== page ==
Metrical Romances of the Thirteenth, Fourteenth, and Fifteenth Centuries:: The process of the seuyn sages. Octouian imperator. Sir Amadas. The huntyng of the hare. Notes. Glossary

Henry William Weber
George Ramsay, 1810

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Page 311 - As for man, his days are as grass; as a flower of the field, so he flourisheth : For the wind passeth over it, and it is gone ; and the place thereof shall know it no more.
Page 362 - : ha de saber herrar un caballo, y aderezar la silla y el freno: y volviendo á lo de arriba, ha de guardar la fe á Dios y á su dama: ha de ser casto en los pensamientos, honesto en las palabras, liberal en las obras, valiente en los hechos, sufrido en los trabajos, caritativo con los menesterosos, y finalmente mantenedor de la verdad aunque le cueste la vida el defenderla.
Page 323 - Lord: but when the prediction of my Lord shall come to be fulfilled, he shall reduce the wall to dust; and the prediction of my Lord is true. On that day we will suffer some of them to press tumultuously like waves on others; and the trumpet shall be sounded, and we will gather them in a body together. And we will set hell, on that day, before the unbelievers; whose eyes have been veiled from my remembrance, and who could not hear my words.
Page 322 - Magog waste the land ; shall we therefore pay thee tribute, on condition that thou shalt build a rampart between us and them ? He answered, The power wherewith my Lord hath strengthened me, is better than your tribute : but assist me strenuously, and I will set a strong wall between you and them. Bring me iron in large pieces, until it fill up the space between the two sides of these mountains. And he said to the workmen, Blow with your bellows, until it make the iron red-hot as fire.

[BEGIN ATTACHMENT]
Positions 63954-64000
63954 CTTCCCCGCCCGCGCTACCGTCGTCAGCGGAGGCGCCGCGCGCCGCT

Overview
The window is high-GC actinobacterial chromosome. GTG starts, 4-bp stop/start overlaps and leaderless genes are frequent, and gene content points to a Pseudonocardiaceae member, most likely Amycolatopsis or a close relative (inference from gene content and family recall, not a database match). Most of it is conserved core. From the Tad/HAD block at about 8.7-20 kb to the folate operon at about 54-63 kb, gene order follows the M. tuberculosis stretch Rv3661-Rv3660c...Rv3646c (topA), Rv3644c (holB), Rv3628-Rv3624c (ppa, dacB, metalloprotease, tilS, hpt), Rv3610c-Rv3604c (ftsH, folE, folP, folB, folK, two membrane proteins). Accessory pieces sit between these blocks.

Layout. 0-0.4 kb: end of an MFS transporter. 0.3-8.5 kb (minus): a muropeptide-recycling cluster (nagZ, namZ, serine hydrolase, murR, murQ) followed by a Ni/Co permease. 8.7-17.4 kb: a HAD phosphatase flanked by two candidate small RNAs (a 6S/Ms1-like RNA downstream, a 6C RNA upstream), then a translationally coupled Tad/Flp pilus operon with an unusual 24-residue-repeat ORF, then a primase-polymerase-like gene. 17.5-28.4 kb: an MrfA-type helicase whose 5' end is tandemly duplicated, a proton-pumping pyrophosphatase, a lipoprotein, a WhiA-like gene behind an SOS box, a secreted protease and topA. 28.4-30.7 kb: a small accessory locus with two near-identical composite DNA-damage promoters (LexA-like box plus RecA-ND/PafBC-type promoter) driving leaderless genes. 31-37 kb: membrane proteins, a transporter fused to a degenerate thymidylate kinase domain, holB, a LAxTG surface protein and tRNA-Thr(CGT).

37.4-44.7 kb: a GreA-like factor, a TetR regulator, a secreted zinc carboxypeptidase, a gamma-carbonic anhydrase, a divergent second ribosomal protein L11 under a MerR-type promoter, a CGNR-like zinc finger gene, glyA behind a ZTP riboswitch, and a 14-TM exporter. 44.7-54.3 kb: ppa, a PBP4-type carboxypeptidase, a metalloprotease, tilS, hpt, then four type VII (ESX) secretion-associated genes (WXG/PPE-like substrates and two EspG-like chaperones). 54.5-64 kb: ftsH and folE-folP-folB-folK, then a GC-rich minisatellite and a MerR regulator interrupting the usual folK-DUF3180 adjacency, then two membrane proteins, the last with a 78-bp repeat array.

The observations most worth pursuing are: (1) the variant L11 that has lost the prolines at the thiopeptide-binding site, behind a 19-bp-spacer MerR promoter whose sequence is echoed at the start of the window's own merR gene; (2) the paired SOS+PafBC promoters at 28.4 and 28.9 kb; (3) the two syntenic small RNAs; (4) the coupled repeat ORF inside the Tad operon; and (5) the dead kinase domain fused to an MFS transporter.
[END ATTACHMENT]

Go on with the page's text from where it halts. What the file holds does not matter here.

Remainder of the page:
Page 321 - We made him powerful in the earth, and we gave him means to accomplish everything he pleased. And he followed his way, until he came to the place where the sun setteth ; and he found it to' set in a spring of black mud ; and he found near the same a certain people.
Page 294 - Up gon the trompes and the melodie, And to the listes rit the compagnie By ordinance thurghout the cite large, Hanged with cloth of gold, and not with sarge. Ful like a lord this noble duk gan ride, And these two Thebans upon eyther side : And after rode the quene and Emelie, And after that another compagnie Of on and other, after hir degree. And thus they passen thurghout the citee, And to the listes comen they be time : It n'as not of the day yet fully...
Page 194 - It is singular enough, that the circumstance of Havelok's throwing the stone, mentioned in the Romance, should have been founded on, or preserved in, a local tradition, as attested by Robert of Brunne, p. 26. Men sais in Lyncoln castelle ligges...
Page 368 - This boke treateth of the lyfe of Virgilius and of his deth, and many maruayles that he dyd in hys lyfe tyme by whychrafte and nygramancye thorough the helpe of the deuyls of Hell.'fl (Bradsh.
Page 374 - He understood the speech of birds As well as they themselves do words ; Could tell what subtlest parrots mean, That speak and think contrary clean ; What member 'tis of whom they talk When they cry ' Rope,' and

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